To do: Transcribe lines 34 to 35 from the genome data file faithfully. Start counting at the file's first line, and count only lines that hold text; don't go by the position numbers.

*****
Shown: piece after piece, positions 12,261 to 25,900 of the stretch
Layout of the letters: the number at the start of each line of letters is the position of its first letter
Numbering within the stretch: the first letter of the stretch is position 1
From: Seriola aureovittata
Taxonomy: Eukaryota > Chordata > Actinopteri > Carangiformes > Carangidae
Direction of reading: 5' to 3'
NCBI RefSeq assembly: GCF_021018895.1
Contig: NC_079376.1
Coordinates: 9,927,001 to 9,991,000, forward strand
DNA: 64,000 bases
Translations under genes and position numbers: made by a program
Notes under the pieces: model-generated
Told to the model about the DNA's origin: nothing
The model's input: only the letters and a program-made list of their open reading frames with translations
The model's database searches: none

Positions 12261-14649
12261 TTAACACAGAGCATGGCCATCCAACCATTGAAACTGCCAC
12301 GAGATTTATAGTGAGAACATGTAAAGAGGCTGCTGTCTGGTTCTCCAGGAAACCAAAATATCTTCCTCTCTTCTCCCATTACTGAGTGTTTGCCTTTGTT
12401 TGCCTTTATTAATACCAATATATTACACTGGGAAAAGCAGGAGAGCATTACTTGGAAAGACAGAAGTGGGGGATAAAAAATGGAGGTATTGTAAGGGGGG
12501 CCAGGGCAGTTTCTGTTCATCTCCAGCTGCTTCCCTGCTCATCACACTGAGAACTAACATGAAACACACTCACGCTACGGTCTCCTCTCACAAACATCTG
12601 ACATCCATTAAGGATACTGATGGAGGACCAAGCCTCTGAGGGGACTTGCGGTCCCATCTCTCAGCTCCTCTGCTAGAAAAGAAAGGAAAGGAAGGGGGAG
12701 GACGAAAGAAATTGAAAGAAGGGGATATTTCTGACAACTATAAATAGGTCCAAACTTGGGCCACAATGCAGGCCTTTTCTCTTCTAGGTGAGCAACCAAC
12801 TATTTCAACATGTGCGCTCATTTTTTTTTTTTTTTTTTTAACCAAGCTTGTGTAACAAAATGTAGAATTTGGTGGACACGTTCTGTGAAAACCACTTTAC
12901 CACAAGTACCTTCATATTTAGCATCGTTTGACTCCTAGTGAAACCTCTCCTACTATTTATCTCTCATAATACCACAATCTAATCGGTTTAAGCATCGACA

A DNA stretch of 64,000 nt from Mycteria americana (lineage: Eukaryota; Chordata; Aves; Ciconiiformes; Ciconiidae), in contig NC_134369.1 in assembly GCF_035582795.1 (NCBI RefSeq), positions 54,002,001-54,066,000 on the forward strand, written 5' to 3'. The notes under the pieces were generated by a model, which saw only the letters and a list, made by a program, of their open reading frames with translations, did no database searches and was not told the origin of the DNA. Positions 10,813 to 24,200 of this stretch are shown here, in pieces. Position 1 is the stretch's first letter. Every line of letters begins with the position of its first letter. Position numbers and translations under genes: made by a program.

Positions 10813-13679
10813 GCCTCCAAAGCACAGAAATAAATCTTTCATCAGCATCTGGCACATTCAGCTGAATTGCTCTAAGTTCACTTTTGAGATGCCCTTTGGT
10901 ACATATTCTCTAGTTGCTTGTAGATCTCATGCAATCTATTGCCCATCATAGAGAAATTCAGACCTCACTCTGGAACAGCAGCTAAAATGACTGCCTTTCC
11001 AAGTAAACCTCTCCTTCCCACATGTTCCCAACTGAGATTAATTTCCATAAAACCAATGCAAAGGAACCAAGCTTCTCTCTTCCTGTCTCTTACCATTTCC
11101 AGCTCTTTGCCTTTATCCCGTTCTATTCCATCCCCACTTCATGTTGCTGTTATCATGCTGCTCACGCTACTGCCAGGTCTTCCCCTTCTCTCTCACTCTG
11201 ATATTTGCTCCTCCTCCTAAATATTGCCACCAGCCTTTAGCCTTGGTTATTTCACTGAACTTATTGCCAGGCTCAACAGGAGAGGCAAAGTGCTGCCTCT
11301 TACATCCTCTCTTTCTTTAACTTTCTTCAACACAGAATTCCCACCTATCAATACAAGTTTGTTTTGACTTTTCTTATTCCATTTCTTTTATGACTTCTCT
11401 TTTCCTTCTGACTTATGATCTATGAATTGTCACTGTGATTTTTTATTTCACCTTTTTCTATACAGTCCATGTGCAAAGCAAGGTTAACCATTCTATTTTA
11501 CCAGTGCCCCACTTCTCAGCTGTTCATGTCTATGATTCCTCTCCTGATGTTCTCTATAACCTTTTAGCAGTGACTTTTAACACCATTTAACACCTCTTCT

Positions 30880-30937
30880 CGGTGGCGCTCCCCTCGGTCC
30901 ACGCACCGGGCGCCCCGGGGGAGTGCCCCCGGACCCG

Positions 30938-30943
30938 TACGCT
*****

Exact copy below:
11501 CCAGTGCCCCACTTCTCAGCTGTTCATGTCTATGATTCCTCTCCTGATGTTCTCTATAACCTTTTAGCAGTGACTTTTAACACCATTTAACACCTCTTCT

Positions 30880-30937